Apollo Property Services Group, part of Keepmoat Group, has been ordered to pay over £300,000 after seven residents were hospitalised by carbon monoxide fumes that escaped into their homes.
The incident, at Abbey Road Estate in Camden, took place between 18 February and 18 March 2008.
During a two-week trial, the Central Criminal Court heard that seven residents were exposed to carbon monoxide because boiler flues servicing the flats were obstructed during roof refurbishment work.
A Health and Safety Executive investigation found that Apollo knew some flues may be serving boilers in the properties, but did not have an adequate system for inspecting them.
Work continued without the checks being carried out.
The HSE also says the company failed to ensure that the work was properly supervised, and didn’t ensure that workers were familiar with safe working practices and aware of the risks.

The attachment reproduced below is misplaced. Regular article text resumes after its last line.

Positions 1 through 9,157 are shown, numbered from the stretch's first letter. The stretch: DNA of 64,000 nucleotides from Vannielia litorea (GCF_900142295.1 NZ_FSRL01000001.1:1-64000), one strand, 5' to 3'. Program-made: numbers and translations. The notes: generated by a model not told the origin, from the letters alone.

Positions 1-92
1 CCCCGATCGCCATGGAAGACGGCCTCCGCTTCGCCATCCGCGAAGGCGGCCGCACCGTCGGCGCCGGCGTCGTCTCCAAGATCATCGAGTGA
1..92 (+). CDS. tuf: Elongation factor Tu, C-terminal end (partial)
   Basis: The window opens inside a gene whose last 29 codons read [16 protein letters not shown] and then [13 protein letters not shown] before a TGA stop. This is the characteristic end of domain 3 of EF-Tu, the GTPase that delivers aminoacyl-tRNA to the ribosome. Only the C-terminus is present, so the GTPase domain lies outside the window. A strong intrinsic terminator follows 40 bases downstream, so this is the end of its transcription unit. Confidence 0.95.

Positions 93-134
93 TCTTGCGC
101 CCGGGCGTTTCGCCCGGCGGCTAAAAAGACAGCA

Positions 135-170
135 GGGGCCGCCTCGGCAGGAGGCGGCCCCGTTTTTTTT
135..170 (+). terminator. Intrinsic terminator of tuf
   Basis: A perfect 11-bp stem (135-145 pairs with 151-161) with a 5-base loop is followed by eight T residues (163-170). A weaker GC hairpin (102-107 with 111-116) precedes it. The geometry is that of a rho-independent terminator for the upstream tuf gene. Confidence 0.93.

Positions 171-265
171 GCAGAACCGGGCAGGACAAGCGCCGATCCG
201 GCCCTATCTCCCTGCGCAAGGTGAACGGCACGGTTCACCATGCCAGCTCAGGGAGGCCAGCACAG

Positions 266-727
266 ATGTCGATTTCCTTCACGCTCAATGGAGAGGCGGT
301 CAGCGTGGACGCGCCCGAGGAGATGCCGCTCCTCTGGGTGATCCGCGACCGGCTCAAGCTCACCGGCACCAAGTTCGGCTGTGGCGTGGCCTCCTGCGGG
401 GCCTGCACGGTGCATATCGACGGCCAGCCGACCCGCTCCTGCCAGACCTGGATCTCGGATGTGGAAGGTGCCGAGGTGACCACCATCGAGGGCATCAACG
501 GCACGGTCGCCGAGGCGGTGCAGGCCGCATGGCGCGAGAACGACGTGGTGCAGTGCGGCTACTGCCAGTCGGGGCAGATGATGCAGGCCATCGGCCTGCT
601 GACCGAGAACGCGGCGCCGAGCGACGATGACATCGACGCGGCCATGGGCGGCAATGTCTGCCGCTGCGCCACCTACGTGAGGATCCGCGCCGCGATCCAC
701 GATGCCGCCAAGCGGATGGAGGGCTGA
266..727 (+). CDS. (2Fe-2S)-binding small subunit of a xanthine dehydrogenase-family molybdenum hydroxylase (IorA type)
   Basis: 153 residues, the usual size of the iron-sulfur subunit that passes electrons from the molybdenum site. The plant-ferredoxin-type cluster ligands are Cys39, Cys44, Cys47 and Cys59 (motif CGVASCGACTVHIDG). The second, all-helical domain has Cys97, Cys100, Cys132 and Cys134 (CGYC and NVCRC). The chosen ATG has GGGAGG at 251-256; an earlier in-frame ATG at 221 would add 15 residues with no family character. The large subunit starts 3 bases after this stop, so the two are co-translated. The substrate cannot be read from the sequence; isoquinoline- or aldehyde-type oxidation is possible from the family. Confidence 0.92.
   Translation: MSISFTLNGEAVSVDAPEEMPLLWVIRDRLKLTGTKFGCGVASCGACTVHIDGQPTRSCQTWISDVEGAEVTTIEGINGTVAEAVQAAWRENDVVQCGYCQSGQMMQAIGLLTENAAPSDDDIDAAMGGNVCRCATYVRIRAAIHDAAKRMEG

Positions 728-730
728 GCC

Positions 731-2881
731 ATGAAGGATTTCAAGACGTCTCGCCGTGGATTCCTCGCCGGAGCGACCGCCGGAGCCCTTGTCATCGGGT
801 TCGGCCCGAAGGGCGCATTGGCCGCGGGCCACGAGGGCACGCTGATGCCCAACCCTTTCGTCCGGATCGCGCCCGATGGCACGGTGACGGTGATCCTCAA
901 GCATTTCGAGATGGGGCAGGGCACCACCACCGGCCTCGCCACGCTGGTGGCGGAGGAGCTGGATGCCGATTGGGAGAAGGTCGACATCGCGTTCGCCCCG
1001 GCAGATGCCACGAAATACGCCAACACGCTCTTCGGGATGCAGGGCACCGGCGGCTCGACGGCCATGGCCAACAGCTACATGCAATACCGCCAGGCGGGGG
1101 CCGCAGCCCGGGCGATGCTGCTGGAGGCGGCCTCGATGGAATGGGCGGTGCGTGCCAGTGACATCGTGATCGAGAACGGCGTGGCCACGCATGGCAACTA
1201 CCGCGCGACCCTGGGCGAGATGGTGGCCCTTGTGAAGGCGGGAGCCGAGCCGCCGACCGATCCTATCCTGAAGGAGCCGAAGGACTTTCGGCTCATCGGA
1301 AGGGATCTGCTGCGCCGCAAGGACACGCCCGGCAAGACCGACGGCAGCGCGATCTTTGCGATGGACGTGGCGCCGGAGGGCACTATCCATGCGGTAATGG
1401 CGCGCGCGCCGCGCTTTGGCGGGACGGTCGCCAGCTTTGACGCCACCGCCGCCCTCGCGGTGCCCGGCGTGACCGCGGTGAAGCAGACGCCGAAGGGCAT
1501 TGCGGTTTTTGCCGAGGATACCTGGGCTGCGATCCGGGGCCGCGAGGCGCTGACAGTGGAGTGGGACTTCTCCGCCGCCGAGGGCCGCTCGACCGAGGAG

The property giant was fined £165,000, and ordered to pay £117,582 in costs and £19,000 in compensation after being found guilty of breaching section 3(1) of the Health and Safety at Work Act.
HSE inspector Helen Donnelly said: “Despite the client’s adviser warning the company to consider the risk of blocking or covering flues at the start of the refurbishment project, the company did not assess the risks to residents or have a safe system to ensure flues serving live boilers were not obstructed.
“Moreover, as part of one of the UK’s largest property service organisations, Apollo Property Services Group Limited is very experienced in refurbishing Housing estates so there is no reason for this incident to have happened.”
Prolegal head of complex litigation Ben Posford said: “It is a common misunderstanding by tenants and landlords alike that annual gas safety inspections include checking for carbon monoxide leaks, but this simply isn’t the case.
“Unless a CO alarm is fitted in each room (costing £10-£15 each) where a gas appliance is used, then no one will be aware there is a leak, and as with my clients the majority of people who suffer from CO poisoning suffer years of fatigue and low-grade symptoms which have a huge effect on a person’s lifestyle and employment.”